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Young Researchers Seminar 2005

The Hague, 11-13 May 2005

«The contribution of the “Sea Motorways”


to the European Transport Policy»

By George Haralampous
MSc Transport Engineer
Research Associate of HIT/CERTH
Contents

ƒ Short Overview of the “Sea Motorways” concept


ƒ The Top-down approach of the EU
ƒ The Bottom-up approach from the market
ƒ The case of SE Europe (S.W.O.T. analysis)
ƒ Proposals for “Sea Motorways” establishment in SE Europe
ƒ Conclusions

Haralampous George: «The contribution of the “Sea


Motorways” to the European Transport Policy»
Young Researchers Seminar 2005
Short Overview of the ”Sea Motorways”
concept (1/4)
The new instrument of the EC to support Intermodal and
Maritime Transport to:

ƒ Concentrate Freight flow on sea-based logistical routes


ƒ Increase cohesion among the Member States
ƒ Reduce road congestion through modal shift
ƒ High quality of infrastructure and services in all Maritime
and Intermodal Transport processes
ƒ Part of the TEN-T
ƒ TARGET: Complete Network of Sea Motorways by 2010

Haralampous George: «The contribution of the “Sea


Motorways” to the European Transport Policy»
Young Researchers Seminar 2005
Short Overview of the ”Sea Motorways”
concept (2/4)
Four regions for the implementation of the Sea Motorways

1. Motorway of the Baltic Sea (linking the Baltic Sea Member States with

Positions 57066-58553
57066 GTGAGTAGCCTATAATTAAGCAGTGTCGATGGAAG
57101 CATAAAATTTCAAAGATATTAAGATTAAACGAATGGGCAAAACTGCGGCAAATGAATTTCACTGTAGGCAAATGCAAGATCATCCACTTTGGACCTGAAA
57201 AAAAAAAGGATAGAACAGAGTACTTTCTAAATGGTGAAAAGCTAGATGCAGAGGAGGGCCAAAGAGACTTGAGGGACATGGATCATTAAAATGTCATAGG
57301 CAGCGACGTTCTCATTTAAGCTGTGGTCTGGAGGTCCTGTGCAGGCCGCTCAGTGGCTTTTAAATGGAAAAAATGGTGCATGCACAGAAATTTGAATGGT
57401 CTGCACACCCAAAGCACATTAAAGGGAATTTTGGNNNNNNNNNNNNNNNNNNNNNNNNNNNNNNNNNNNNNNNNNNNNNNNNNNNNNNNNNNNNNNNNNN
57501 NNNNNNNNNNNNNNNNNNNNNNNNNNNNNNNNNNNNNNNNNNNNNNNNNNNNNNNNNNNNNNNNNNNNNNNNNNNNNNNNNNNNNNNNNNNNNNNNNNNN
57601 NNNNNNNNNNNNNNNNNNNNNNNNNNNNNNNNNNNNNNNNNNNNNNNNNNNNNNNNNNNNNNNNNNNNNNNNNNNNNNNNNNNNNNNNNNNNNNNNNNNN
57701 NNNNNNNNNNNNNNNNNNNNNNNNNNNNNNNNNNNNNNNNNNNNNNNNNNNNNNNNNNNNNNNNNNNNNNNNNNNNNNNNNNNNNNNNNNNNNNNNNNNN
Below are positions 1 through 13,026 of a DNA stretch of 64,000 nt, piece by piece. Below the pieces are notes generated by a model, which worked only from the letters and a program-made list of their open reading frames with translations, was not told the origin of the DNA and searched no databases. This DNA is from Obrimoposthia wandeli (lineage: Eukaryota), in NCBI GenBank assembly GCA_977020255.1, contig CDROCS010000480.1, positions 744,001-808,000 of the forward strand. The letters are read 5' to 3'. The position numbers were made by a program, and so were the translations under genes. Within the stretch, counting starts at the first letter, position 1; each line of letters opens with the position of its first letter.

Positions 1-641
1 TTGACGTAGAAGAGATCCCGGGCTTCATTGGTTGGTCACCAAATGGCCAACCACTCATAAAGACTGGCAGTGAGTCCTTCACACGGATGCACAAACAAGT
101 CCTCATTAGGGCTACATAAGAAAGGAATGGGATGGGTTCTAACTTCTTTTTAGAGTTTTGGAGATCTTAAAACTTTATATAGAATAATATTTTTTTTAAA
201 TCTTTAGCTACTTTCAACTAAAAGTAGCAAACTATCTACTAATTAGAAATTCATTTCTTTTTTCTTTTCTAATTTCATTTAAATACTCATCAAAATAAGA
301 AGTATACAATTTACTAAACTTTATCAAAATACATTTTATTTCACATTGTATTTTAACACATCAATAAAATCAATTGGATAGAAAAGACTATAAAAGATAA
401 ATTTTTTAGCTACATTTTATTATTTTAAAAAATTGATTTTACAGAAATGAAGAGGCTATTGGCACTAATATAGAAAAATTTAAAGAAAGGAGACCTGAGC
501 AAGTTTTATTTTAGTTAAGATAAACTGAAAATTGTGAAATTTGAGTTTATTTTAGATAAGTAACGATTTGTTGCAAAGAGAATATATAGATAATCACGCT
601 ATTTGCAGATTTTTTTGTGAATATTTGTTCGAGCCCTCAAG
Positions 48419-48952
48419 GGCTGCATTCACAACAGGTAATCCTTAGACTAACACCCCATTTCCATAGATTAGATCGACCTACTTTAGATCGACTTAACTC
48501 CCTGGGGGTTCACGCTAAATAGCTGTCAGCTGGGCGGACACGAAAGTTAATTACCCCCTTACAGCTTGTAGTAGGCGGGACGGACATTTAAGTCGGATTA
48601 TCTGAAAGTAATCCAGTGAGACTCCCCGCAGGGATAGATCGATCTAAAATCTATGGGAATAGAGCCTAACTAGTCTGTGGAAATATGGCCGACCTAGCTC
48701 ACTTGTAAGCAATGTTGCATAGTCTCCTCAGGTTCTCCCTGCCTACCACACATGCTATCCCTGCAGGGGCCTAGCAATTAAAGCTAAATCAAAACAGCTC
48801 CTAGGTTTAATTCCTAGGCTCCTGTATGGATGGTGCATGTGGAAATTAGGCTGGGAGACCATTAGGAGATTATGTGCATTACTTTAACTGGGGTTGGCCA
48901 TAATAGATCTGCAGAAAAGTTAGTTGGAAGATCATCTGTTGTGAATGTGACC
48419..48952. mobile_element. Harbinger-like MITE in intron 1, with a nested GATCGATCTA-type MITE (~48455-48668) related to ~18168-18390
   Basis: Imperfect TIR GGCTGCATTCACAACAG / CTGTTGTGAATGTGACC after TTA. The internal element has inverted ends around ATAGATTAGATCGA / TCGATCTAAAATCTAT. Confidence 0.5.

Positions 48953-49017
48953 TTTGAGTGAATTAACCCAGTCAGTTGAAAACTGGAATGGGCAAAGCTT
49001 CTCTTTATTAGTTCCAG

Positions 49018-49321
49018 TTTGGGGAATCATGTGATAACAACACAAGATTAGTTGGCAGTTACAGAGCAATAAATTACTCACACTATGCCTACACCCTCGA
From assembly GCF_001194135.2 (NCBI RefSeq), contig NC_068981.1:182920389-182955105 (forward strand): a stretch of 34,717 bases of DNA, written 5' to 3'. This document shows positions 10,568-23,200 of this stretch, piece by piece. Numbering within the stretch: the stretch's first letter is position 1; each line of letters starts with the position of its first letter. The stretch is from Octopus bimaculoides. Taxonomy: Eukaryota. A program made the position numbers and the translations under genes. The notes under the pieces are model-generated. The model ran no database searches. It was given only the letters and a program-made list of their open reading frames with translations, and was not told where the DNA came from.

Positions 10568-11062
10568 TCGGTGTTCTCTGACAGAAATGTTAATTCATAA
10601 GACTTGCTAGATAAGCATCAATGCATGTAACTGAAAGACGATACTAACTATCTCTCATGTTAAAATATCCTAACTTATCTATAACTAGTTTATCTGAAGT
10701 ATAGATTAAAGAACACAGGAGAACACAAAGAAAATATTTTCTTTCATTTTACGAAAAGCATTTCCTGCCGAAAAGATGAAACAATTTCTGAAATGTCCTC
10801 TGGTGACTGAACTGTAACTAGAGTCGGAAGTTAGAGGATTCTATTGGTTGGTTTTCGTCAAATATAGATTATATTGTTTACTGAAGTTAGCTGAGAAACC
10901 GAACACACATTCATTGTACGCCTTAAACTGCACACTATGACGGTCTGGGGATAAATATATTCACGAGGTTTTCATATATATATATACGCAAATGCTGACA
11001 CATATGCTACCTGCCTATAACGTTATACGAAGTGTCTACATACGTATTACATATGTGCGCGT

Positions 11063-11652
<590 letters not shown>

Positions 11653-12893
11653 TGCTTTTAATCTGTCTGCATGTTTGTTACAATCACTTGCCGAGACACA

Member States in Central and Western Europe, including the route
through the North Sea/Baltic Sea canal)
2. Motorway of the Sea of western Europe (leading from Portugal and Spain
via the Atlantic Arc to the North Sea and the Irish Sea)
3. Motorway of the Sea of south-east Europe (connecting the Adriatic Sea to
the Ionian Sea and the Eastern Mediterranean, including Cyprus)
4. Motorway of the Sea of south-west Europe (western Mediterranean,
connecting Spain, France, Italy and including Malta and linking with the
Motorway of the Sea of south-east Europe and including links to the Black
Sea).

Haralampous George: «The contribution of the “Sea


Motorways” to the European Transport Policy»
Young Researchers Seminar 2005
Short Overview of the ”Sea Motorways”
concept (3/4)
Land infrastructure projects
are “bridging” the major
ports of EU

Priority is given to rail and


Motorways of the sea

The long “land


corridors”are balanced by
“long maritime” links

Sea motorways will be


“used” to provide
alternatives to land
bottlenecks but also “feed”
major transit networks of
EU

Haralampous George: «The contribution of the “Sea


Motorways” to the European Transport Policy»
Young Researchers Seminar 2005
Short Overview of the ”Sea Motorways”
concept (4/4)
Highly affected and Interested Entities

ƒ Member States and relevant Ministries


ƒ Port authorities
ƒ Shipping Companies
ƒ Shipping Agents
ƒ Logistics Companies
ƒ Freight Forwarders